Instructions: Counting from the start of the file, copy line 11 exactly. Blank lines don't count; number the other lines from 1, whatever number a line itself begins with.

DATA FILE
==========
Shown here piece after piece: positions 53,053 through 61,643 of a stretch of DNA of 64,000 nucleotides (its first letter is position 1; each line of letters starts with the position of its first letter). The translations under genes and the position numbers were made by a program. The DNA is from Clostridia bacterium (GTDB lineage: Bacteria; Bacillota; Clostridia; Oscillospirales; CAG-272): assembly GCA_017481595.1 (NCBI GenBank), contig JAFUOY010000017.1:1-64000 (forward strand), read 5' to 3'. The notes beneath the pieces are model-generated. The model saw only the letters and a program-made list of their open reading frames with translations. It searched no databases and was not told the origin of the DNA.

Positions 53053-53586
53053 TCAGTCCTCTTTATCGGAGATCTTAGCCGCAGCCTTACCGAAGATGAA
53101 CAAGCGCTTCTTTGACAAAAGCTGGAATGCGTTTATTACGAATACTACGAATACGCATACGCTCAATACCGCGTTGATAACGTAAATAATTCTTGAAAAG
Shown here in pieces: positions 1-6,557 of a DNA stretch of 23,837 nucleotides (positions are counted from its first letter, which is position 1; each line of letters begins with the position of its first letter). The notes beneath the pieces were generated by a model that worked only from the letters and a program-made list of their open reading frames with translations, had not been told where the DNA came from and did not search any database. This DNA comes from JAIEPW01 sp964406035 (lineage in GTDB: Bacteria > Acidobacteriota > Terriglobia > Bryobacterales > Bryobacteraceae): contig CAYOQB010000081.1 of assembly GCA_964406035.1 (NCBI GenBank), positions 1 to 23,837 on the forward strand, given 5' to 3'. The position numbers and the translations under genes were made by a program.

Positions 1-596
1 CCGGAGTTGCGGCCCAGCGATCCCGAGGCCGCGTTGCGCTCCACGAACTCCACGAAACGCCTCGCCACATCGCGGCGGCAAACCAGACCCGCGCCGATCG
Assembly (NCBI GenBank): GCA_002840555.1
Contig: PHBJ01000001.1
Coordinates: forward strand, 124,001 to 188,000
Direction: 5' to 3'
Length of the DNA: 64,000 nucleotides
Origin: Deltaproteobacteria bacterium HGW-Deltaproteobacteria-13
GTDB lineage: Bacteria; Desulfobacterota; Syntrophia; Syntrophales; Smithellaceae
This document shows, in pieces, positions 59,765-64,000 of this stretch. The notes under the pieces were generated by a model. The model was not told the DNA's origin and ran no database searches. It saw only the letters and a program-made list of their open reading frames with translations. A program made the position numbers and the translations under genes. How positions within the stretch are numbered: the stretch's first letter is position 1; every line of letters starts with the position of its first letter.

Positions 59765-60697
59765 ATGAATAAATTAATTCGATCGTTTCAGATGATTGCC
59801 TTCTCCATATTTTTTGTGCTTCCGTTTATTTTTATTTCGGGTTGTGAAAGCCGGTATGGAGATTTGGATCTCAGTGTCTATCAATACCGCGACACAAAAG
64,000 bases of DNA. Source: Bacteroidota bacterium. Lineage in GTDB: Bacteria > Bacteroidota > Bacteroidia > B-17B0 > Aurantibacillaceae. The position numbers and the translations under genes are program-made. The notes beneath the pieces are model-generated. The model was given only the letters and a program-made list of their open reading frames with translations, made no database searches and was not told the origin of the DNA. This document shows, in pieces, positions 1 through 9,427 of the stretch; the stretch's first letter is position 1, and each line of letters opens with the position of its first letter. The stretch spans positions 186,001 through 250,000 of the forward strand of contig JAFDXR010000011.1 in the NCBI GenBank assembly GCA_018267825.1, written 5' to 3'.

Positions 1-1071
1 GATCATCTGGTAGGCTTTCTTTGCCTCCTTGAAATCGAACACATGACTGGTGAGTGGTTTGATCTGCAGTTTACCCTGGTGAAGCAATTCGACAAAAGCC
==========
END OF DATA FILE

Direction: 5' to 3'